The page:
Spring Columbia River Walleye Tournamentsby Mike Carey, February 01, 2018
Much like bass fishing, walleye are very popular as a tournament fish. They are a hardy fish that survive well in live-wells. And while they can be fairly easy to catch, when tournament angling there is a distinct skill set involved in bringing home a winning weigh-in.
Here in Washington, the Columbia River has had walleye tournaments for several years. Last year long time sponsors High Desert Marine and Nixon’s Marine bowed out. Determined to continue the tradition and high stakes walleye tournaments on the Columbia River, a new association was created. Formed by anglers dedicated to the idea of trophy walleye fishing, the Columbia River Walleye Anglers Association was formed in 2017. The Association put on its first walleye tournament in August of 2017. It attracted 49 boats and 98 anglers and was a well received and huge success. Because of the success of this first tournament, the Columbia River Walleye Anglers Association voted to continue as an entity, electing a board, setting up bylaws, and establishing itself as a non-profit, 501C3, status pending. The future of walleye tournaments is in good hands!
For Winter/Spring 2018, the Association has two tournaments lined. The first tournament is scheduled for February 24th and is sponsored by Griggs Tackle of Richland. This “Winter Shoot-out” will feature three man teams and is a one day tournament launching out of the Kennewick boat ramp. The second is March 24-25th out of Umatilla and is a two person per team event.
Least you think these are some low stakes fishing tournaments, consider this. The payouts on these events are 80% with 100% pay outs on Option Pots. Payouts go one place for every seven teams, so for example if there are 49 teams there will be 7 payout places. The Option Pots are for Big Fish and Big Bags. According to Association angler Ted Beach, this means first place could net upwards of $7,000 or more! That’s a pretty nice payout for a tournament.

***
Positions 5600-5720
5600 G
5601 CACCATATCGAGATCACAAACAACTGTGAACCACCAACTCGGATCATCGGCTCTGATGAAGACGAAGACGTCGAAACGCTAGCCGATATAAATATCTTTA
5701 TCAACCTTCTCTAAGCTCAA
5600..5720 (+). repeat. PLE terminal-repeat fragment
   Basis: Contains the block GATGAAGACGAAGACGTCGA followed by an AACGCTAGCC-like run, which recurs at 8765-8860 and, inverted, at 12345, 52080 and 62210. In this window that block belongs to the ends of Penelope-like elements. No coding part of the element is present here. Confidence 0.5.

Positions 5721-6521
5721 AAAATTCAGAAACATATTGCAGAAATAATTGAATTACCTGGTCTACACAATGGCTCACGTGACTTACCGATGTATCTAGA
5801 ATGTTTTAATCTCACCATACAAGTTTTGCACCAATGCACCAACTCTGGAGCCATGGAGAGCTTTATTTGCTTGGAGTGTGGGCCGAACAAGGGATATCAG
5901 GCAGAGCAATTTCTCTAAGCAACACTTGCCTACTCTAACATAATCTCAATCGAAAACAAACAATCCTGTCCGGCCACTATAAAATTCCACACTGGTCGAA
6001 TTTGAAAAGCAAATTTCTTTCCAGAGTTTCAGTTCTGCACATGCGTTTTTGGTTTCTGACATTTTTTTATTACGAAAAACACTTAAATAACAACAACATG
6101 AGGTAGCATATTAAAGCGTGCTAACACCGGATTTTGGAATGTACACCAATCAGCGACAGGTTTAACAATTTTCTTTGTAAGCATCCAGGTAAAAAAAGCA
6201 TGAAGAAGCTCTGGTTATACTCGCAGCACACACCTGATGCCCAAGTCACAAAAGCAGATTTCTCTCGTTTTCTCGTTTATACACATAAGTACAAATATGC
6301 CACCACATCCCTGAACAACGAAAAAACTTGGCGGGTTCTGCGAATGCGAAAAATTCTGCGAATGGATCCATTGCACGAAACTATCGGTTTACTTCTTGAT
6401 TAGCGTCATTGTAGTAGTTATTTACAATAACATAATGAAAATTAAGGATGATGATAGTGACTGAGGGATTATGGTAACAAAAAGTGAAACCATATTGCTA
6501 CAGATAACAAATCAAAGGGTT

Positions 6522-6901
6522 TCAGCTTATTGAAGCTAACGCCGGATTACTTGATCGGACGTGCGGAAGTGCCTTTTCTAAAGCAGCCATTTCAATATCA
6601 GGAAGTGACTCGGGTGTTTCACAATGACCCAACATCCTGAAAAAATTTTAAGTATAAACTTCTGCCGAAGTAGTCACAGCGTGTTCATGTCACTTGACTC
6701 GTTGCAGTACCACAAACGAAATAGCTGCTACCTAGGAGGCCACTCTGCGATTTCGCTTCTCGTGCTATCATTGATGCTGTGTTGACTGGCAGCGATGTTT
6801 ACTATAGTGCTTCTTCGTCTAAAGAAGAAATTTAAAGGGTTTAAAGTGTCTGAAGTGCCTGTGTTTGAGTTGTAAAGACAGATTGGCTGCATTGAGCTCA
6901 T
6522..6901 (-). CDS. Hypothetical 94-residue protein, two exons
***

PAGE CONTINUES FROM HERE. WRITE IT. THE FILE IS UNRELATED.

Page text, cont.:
I visited with Ted recently at the Tri-Cities Sportsman Show and he shared some interesting information about the Columbia River Walleye Anglers Association and how walleye tournaments are held.
First off, I was curious about mortality rates and what happens to the fish? Ted told me that WDFW has strict guidelines for tournaments and if fish mortality exceeds 2% the event can actually be shut down. Walleye are kept alive in live wells of the anglers boats. They are hardy fish and if handled properly have good survival rates in live-wells. There is further angler incentive in the form of penalties for dead fish, and disqualification for three dead fish. With the high stakes involved it’s to everyone’s benefit to keep the walleye in good shape. At the end of the day the fish are returned to the river after weigh-in. There is a paradox at play here since WDFW’s recent Columbia River walleye rule changes include no daily size or number limit on walleye in the Columbia due to their concern of smolt impact by walleye, bass, and other predator fish. Ted admitted that was a curious dichotomy on the part of WDFW. That said, Ted wanted to be clear on the goals and purpose of the Columbia River Walleye Association.
The short and long term goals of the Association are, as you may expect, in support of the fishery and walleye in general. Proceeds from the tournaments after payouts go to fund future tournaments, and most importantly, education about the resource to the angling community. The Association is an advocate of walleye in the Columbia and do not want to see the resource eliminated. To that end the members of the Association are actively providing educational seminars and speaking at various organizations and retail outlets.
The walleye tournaments are a great way to spread the word and enthusiasm among the angling community about what a great sport fish the walleye is. As I mentioned at the start of this article, the walleye is fairly easy to catch for the casual angler. That said, tournament angling brings out a higher skill set and subtle technique improvements can often be the difference between catching and winning. That’s not to discourage the casual angler from participating – just the opposite. If you want to learn to become a better walleye angler joining the Columbia River Walleye Anglers Association and participating in tournaments is a great way to proceed. You’ll be joining a friendly, like-minded group of anglers that you’ll learn from and have a good time with.
And, with a bit of luck and determined fishing, you may just come home with a big fat check, thanks to the Columbia River walleye!
If you’d like to learn more about the Columbia River Walleye Anglers Association check them out on Facebook. You can also print out the registration paper work from this link on Northwest Fishing Reports: Spring Columbia River Walleye Tournaments
2/9/2018 9:43 AM
Is there any clubs I could join so I can learn this fishery? Have boat will travel.
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